When you're a movie buff, the biggest thrill is the thrill of discovery. Experiencing a fabulous film for the first time.
And the only things that come close to that thrill are introducing someone else to a great movie, talking about a great movie . . . and watching a great movie again.
John Schulian gets to do all those things every week through December as he runs — or "hosts," as he puts it — a University of Utah film series.
The free movies are shown each Wednesday at 7:30 p.m. in Room 1110 of the Language and Communication Building. "There are 125 to 150 padded seats, it's really comfortable, with a nice-size screen and everything."
Next week he's showing "The Quiet Man," starring John Wayne. After that:
— "Casablanca," with Humphrey Bogart and Ingrid Bergman
— "Sullivan's Travels," Joel McCrea, Veronica Lake
— "On the Waterfront," Marlon Brando, Rod Steiger
— "Some Like It Hot," Jack Lemmon, Tony Curtis, Marilyn Monroe
— "Pickup on South Street" and "Invasion of the Body Snatchers"
— "The Wild Bunch," William Holden, Ernest Borgnine, Robert Ryan
— Alfred Hitchcock's "North By Northwest," Cary Grant
— "The Graduate," Dustin Hoffman, Anne Bancroft, Katharine Ross
And it's not just for students.
"People who happen to be in the neighborhood and want to come over and see a great old movie are welcome," Schulian said. "I babble a little bit at the start, give an introduction. Then I talk about it a little bit afterward, have a little Q&A."
But mostly, he says, it's just great old movies — classics ranging from the 1940s through the 1960s.
The choices for the series came by a process of elimination. "Initially, I had a couple from the '30s, but moviemaking was so primitive back then. I love 'Gunga Din,' but I wasn't sure how it would look to an audience in 2004. I also thought of 'Stagecoach' — there are a million movies just from 1939 . . . But ultimately, I settled on just the '40s, '50s and '60s."
Schulian is only here for the fall semester, teaching a couple of film-related classes and "hosting" this series, doing his bit to keep classic films alive in young minds.
His home is in Pasadena, Calif., where he has been polishing his first novel, after a pair of lengthy careers in journalism and TV screenwriting.
Born in California, Schulian came to Utah as a teenager and later graduated from the U. before moving on to Northwestern University in Illinois for his Master's in journalism. Then he covered cops, wrote features, did a weekly rock 'n' roll column — you name it — at the Baltimore Sun, the Washington Post, the Chicago Sun-Times. . . .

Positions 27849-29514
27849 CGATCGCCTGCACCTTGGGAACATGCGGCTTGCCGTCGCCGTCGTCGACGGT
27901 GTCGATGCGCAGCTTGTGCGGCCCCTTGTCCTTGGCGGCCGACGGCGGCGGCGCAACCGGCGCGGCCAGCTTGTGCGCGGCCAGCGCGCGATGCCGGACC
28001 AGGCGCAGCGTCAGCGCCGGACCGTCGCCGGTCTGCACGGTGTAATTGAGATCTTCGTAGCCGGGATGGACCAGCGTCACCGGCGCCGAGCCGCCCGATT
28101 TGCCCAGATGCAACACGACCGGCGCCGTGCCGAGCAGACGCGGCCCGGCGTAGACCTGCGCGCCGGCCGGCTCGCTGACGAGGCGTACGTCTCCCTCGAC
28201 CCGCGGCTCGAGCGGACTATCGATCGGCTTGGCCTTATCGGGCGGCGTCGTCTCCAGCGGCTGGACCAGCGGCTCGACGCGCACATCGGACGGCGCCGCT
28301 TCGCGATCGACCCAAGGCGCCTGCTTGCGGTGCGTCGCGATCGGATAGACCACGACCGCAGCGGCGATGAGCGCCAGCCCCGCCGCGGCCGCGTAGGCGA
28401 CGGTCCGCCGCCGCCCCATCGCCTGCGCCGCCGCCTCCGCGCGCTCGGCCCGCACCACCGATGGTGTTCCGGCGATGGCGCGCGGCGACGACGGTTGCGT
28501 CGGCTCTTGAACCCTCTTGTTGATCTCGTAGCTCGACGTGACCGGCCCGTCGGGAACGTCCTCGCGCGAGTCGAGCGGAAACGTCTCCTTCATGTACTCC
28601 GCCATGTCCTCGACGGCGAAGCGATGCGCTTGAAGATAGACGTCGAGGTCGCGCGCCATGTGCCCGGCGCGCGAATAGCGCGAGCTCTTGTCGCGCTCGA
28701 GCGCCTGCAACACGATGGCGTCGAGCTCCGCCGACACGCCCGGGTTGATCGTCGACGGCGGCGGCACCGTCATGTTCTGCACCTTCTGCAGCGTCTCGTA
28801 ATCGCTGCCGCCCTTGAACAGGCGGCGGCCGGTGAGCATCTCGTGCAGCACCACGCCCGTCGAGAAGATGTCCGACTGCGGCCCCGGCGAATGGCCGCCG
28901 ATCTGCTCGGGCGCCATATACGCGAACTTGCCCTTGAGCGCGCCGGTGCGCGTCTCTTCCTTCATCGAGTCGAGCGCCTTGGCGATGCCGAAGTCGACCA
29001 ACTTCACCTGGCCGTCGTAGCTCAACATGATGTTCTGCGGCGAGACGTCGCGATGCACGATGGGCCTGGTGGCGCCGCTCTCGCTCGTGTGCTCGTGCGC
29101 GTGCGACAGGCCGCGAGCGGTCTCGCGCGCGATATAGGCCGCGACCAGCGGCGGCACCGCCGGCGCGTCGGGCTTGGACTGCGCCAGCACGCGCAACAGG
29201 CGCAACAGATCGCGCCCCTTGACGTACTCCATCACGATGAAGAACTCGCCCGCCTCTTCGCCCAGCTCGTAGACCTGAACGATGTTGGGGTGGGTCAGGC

Ultimately he settled into sportswriting and freelanced on the side for Sports Illustrated. (He's gathered together his best baseball stories from various publications for "Twilight of the Long-Ball Gods," a book to be published next year.)
In 1986, on a lark, Schulian wrote a letter and sent some clips to TV writer/producer Steven Bochco, who was doing "L.A. Law" at the time. Schulian had no screenwriting experience and was surprised that Bochco hired him. "He took a flier on me; he liked my writing."
If you're any good, one thing leads to another in Hollywood, and during the '80s and '90s, Schulian found himself working on "Miami Vice," "JAG" and a number of other shows. When he was writing "Hercules," he came up with "Xena," who, of course, would go on to get her own show.
Aside from his fall tenure at the U., Schulian is consumed by his novel. But he confesses that it's hard to resist Holywood. "The money is so good that you can't not listen to them. I may have had my brains beaten out in Hollywood, but I'm still smart enough to know they can put a lot of money in my bank account in a hurry."
So why the teaching gig? "Well, it's not really teaching. I don't look at myself as a film scholar. I'm just a guy who likes movies."
There's also a bit of nostalgia involved. Schulian says he grew up learning about movies by watching them with his father in Southern California, where they'd check out double-bills of golden oldies with Bogart or John Wayne or the Marx Brothers. "I was getting an education in American cinema without ever knowing it."